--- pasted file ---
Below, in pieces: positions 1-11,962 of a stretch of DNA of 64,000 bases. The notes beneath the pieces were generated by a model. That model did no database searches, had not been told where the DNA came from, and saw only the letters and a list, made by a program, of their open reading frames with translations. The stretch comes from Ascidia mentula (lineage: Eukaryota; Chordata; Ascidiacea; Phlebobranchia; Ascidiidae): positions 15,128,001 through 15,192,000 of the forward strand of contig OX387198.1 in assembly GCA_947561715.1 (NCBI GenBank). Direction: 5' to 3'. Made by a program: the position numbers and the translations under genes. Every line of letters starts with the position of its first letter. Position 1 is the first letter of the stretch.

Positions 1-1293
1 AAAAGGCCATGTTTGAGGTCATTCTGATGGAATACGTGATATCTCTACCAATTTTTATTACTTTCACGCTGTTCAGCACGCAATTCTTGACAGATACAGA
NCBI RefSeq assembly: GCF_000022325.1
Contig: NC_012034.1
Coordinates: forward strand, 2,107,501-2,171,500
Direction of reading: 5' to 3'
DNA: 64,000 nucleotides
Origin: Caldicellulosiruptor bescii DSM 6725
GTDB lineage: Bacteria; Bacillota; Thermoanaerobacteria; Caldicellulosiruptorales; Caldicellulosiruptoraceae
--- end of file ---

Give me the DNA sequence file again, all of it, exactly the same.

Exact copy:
Below, in pieces: positions 1-11,962 of a stretch of DNA of 64,000 bases. The notes beneath the pieces were generated by a model. That model did no database searches, had not been told where the DNA came from, and saw only the letters and a list, made by a program, of their open reading frames with translations. The stretch comes from Ascidia mentula (lineage: Eukaryota; Chordata; Ascidiacea; Phlebobranchia; Ascidiidae): positions 15,128,001 through 15,192,000 of the forward strand of contig OX387198.1 in assembly GCA_947561715.1 (NCBI GenBank). Direction: 5' to 3'. Made by a program: the position numbers and the translations under genes. Every line of letters starts with the position of its first letter. Position 1 is the first letter of the stretch.

Positions 1-1293
1 AAAAGGCCATGTTTGAGGTCATTCTGATGGAATACGTGATATCTCTACCAATTTTTATTACTTTCACGCTGTTCAGCACGCAATTCTTGACAGATACAGA
NCBI RefSeq assembly: GCF_000022325.1
Contig: NC_012034.1
Coordinates: forward strand, 2,107,501-2,171,500
Direction of reading: 5' to 3'
DNA: 64,000 nucleotides
Origin: Caldicellulosiruptor bescii DSM 6725
GTDB lineage: Bacteria; Bacillota; Thermoanaerobacteria; Caldicellulosiruptorales; Caldicellulosiruptoraceae